THE future begins today for Yorkshire – and it is up to our politicians to speak with a single unified voice to ensure that our region seizes the opportunities of the new world in which we live.
After the turmoil and triumphalism of yesterday, the vote to leave the EU, the tearful resignation of David Cameron, the exuberance of the Brexit camp in victory, now the hard work begins to carve out the brightest of futures.
Regrets and recriminations are of no use. A global stage has been set before us, and Yorkshire must speak up loudly and proudly to claim our central place upon it, setting aside the divisions of the past months and going forward with unity and determination.
For make no mistake, we will need to make ourselves heard against a competing clamour for special treatment from elsewhere.
From Scotland, where the SNP is already waging war on Britain’s decision, and agitating once more for independence.
Expect that to be followed by demands for additional funding from English taxpayers.
And from London, which will use its support for remaining and status as the single biggest economic engine Britain has to demand preferential treatment almost as a city state.
Against such a backdrop, it is more than ever necessary for Yorkshire’s MPs to press our region’s claims, and for the business community to weigh in with an uncompromising message that we are open to trade with the world, ready to take full advantage of both renegotiated links with EU countries and new international markets.
Those messages also need to be hammered home with Boris Johnson, the likely front-runner to succeed Mr Cameron.
Mr Johnson is, by history and inclination, a politician deeply rooted in London, and sympathetic to special pleading from the capital. He must be persuaded of the importance of turning his eyes north to see our strengths.
But then the entire political establishment needs to look northwards and heed carefully the voices and views that emerged from Yorkshire as the ballot papers were tallied.
For this county spoke clearly and decisively, not only about a future in or out of the EU, but also about profound questions over how Britain is run and the changing faces of so many of our towns and cities.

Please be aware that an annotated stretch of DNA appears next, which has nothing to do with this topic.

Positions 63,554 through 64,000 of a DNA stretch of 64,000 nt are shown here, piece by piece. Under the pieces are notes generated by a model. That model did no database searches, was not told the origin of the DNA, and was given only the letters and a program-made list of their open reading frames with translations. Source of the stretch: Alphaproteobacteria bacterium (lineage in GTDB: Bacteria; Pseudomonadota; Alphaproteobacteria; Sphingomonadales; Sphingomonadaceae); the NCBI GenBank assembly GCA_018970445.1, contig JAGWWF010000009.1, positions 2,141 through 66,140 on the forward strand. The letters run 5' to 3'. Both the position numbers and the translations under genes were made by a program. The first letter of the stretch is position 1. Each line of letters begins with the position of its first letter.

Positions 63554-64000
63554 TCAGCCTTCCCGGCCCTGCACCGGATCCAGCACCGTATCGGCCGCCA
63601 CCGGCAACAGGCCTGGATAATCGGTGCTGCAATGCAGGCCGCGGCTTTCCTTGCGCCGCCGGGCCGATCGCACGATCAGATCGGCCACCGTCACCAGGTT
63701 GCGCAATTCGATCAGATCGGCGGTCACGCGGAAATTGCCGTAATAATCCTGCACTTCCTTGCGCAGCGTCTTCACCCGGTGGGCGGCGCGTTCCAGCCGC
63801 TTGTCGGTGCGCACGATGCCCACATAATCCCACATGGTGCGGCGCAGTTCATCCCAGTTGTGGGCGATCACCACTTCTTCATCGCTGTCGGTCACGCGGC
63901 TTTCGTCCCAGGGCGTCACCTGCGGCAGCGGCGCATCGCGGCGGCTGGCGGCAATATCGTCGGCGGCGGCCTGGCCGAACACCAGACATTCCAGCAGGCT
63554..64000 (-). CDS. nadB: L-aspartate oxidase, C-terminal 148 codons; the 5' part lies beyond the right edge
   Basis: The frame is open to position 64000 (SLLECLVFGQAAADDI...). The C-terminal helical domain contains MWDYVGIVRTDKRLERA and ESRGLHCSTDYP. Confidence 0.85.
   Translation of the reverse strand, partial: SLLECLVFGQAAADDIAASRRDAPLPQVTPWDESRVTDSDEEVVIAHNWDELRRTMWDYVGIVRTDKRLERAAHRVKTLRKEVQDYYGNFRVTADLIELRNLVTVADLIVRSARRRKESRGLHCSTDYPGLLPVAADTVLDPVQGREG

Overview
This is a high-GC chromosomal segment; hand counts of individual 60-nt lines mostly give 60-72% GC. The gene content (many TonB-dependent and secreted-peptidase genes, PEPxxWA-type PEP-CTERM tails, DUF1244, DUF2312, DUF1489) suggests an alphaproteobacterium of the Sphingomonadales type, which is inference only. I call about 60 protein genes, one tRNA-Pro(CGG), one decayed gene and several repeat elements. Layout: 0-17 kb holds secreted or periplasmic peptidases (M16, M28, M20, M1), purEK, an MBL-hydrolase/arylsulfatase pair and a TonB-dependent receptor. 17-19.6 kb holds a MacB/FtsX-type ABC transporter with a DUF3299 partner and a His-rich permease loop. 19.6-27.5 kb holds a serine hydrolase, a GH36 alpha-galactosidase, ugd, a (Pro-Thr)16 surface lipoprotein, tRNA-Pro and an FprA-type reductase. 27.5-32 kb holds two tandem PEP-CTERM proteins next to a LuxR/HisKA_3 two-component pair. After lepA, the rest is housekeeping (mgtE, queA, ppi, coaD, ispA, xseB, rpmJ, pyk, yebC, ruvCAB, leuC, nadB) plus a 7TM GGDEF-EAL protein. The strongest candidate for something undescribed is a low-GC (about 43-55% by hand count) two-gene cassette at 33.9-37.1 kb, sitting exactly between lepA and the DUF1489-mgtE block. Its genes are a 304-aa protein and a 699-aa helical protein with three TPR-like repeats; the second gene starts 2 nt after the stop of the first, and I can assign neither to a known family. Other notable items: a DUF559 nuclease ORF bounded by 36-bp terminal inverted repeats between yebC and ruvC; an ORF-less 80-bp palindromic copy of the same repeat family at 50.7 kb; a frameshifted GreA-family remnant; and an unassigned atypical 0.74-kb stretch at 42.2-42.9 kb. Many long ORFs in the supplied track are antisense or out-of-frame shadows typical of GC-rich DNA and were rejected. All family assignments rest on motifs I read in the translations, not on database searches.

Certainly, the verdict was damning of the EU’s flaws. The disillusionment that has grown in voters’ hearts over three decades about its lack of accountability, elitist leadership and lofty attitude that its sclerotic bureaucracy knows better than member states was given powerful voice.
But there was something more. This was a vote about the state of Britain, the North-South divide, the dominance of London and a disconnect between those who govern and those who are governed.
David Cameron never foresaw when he announced a referendum on EU membership that it would also return a verdict on how the country sees itself.
A ballot at least in part intended to exorcise the demons that have possessed the Tories for quarter-of- a-century revealed instead rifts between affluent areas and the less well-off and anger at the failure of successive governments to get to grips with issues that matter on streets never on the itinerary of any ministerial visit.
People who long felt their voices have not been heard found in the EU vote the opportunity to shout out their frustrations.
Uncomfortable truths were laid bare about the reality of life for communities large and small across Yorkshire.
Chief among them is immigration, for so long the issue that dared not speak its name in any mainstream party for fear of accusations of racism.
But Yorkshire, and the rest of the North, have spoken up. Behind the voting figures lie sentiments that are resolutely not racist. They are, though, expressive of concern at the effects on communities of a virtually uncontrolled influx of migrants for decades, with no thought given to how integration and mutual understanding could be fostered.
These communities live with what has too often been ignored or denied by politicians – that in many cases the result has not been a happy, vibrant multi-culturalism, but an uneasy accommodation of division and self-imposed segregation.
Nowhere has this unease been voiced more firmly than in Labour’s traditional Yorkshire heartlands, which should be a matter of the utmost concern for the party as it looks to the future.
It failed to get its core voters to buy in to the Remain message, hampered by Jeremy Corbyn’s lacklustre, half-hearted support for staying in the EU, which has left him facing a motion of no confidence.
There is a danger for Labour in Yorkshire – especially if an early general election looms – of mass defections in urban areas of its vote to Ukip.
Perhaps it will not be a meltdown on the scale the party saw in Scotland at the general election, but a drift away that it can ill afford.
Yet the closeness of the vote for Brexit in Yorkshire, as in most of the rest of the country, tells of a population divided. Those who rejoice at the result do not massively outnumber those who despair.
That places another duty on those who now must speak up for Yorkshire – to do their utmost to heal and unite, to bring bitterly divided sides back together under a banner of forging success from uncertainty.
The issue has now been settled, and there is only one course. To use all of Yorkshire’s energy, entrepreneurial spirit and appetite for hard work to make the future ours.